Gareth Stedman Jones has written a scholarly and interesting biography of Karl Marx, framed by the plausible idea that the ‘authentic’ Marx needs to be recovered from layers of 20th-century misinterpretation. The book focuses more on the political context than the intellectual content of Marx's ideas, and its treatment of the latter has some limitations. Not least, the author underestimates the complexity, interest, and relevance, of certain elements of Marx's thought.
First, we argue that Dummett, in his accusing Husserl of psychologism, does not pay sufficient attention to the phenomenological framework of Husserl's philosophy. This framework must be taken into account for understanding why Husserl is not a psychologist in the theory of meaning. Second, it is shown that the thoughts required by Evans' theory of understanding indexical utterances are not to be identified with mental events as understood by psychologism. We then emphasize what Husserl's and Evans' explanation of the mind (...) share, and finally argue that Dummett's anti-psychologism is based on a psychologistic view of consciousness which is not questioned by Dummett. (shrink)
This volume of thirteen essays originated in a conference on Latin philosophy at Columbia University, organized by the editors in 2012. The guiding principle was to examine how writing philosophy in Latin gave a distinctive character to Roman philosophical thinking. The conference was interdisciplinary, involving philosophers and literary scholars, some interested in ancient history as well. In publishing the papers, the editors had in mind as a model Philosophia Togata I and II, the second volume of which is almost twenty (...) years old. More up to date, this volume also aims to fill gaps in the earlier enterprise by devoting one of the four parts to Seneca, not treated as a separate topic there, and by going beyond... (shrink)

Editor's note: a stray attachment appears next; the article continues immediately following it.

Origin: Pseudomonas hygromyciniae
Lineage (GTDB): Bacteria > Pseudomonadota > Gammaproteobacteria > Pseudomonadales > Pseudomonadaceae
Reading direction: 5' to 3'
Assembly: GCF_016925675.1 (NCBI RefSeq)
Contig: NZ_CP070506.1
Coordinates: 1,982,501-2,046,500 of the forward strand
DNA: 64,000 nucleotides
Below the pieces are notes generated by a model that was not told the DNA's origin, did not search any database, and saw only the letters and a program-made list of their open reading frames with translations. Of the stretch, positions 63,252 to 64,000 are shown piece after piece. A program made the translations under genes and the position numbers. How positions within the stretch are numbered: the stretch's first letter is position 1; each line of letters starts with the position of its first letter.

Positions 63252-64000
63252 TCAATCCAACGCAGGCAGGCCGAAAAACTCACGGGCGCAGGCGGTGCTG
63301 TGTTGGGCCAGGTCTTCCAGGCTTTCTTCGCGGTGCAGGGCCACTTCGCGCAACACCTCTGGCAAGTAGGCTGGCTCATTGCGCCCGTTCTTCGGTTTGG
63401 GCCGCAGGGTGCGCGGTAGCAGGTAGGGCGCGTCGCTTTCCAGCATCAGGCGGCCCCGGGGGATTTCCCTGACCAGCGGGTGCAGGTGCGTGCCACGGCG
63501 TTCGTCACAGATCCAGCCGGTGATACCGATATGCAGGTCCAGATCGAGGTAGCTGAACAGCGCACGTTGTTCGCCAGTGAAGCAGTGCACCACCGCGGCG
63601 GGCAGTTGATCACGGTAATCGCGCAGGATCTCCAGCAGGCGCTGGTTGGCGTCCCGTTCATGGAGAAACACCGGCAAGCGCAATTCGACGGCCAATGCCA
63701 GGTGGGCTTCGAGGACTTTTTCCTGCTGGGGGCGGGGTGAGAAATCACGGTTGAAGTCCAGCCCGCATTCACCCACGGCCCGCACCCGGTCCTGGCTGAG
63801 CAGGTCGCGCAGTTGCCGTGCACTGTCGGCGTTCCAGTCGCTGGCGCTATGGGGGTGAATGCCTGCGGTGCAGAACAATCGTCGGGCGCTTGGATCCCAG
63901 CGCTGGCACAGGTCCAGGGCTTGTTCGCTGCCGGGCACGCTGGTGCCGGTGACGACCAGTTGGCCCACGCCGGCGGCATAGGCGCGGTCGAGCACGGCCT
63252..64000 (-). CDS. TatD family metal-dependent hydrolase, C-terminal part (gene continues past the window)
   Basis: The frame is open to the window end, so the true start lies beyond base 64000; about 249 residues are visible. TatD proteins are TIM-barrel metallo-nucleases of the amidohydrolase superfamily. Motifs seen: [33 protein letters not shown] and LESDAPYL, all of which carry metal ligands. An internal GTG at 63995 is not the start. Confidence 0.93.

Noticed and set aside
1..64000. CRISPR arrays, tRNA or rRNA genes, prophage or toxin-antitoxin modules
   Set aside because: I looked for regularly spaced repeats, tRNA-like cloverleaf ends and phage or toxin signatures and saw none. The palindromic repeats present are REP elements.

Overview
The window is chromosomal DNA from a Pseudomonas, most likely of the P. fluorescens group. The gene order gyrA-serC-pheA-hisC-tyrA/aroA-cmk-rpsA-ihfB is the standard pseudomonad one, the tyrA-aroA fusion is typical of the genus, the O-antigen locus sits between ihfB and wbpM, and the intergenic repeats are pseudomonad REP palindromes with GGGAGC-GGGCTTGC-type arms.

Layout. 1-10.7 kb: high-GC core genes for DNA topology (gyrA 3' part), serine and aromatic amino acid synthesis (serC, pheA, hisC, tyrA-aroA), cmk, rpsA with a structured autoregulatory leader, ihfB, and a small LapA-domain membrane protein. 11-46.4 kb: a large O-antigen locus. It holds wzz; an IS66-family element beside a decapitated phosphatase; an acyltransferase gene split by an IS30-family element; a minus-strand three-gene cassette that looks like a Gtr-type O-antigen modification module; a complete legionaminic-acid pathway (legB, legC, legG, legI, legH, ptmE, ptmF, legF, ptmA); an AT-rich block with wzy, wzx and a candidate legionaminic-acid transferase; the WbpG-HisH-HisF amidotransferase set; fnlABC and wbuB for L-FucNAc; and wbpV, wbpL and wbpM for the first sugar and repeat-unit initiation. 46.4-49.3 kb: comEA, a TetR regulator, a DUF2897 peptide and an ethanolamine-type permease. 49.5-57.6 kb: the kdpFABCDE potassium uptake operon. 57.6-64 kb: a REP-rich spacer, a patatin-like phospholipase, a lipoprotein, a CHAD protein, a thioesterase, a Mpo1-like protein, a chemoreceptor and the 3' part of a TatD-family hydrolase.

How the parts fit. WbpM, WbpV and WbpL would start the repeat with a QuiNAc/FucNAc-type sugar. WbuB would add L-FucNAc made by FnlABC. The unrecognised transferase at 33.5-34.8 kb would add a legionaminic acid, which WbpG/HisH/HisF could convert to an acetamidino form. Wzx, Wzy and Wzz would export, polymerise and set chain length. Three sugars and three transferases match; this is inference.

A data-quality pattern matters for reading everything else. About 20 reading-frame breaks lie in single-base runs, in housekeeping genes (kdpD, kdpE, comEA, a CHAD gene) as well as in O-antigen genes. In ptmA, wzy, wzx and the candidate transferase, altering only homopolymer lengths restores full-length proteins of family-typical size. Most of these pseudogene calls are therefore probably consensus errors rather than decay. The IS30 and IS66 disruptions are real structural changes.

In the paper Evans’s argument concerning indeterminate identity statements is presented and discussed. Evans’s paper in which he formulated his argument is one of the most frequently discussed papers concerning identity. There are serious doubts concerning what Evans wanted to prove by his argument. Theorists have proposed two competing and incompatible interpretations. According to some, Evans purposefully constructed an invalid argument in order to demonstrate that the vague objects view cannot diagnose the fallacy and is therefore untenable. According to others, (...) Evans wanted to formulate a (valid) argument to the effect that there cannot be vague identity statements whose vagueness is due solely to the existence of vague objects. As it has been argued, if it is the former interpretation which is correct, than the argument really is invalid, but it is doubtful whether it achieves its aim. It might be claimed that “the vague objects view” it refutes is not the view that most vague objects theorists hold. The main part of the paper is devoted to the second interpretation and the discussions concerning the validity of the argument on this interpretation. It appears that the vague objects theorist is in a position to object to the validity of every single step of the proof. (shrink)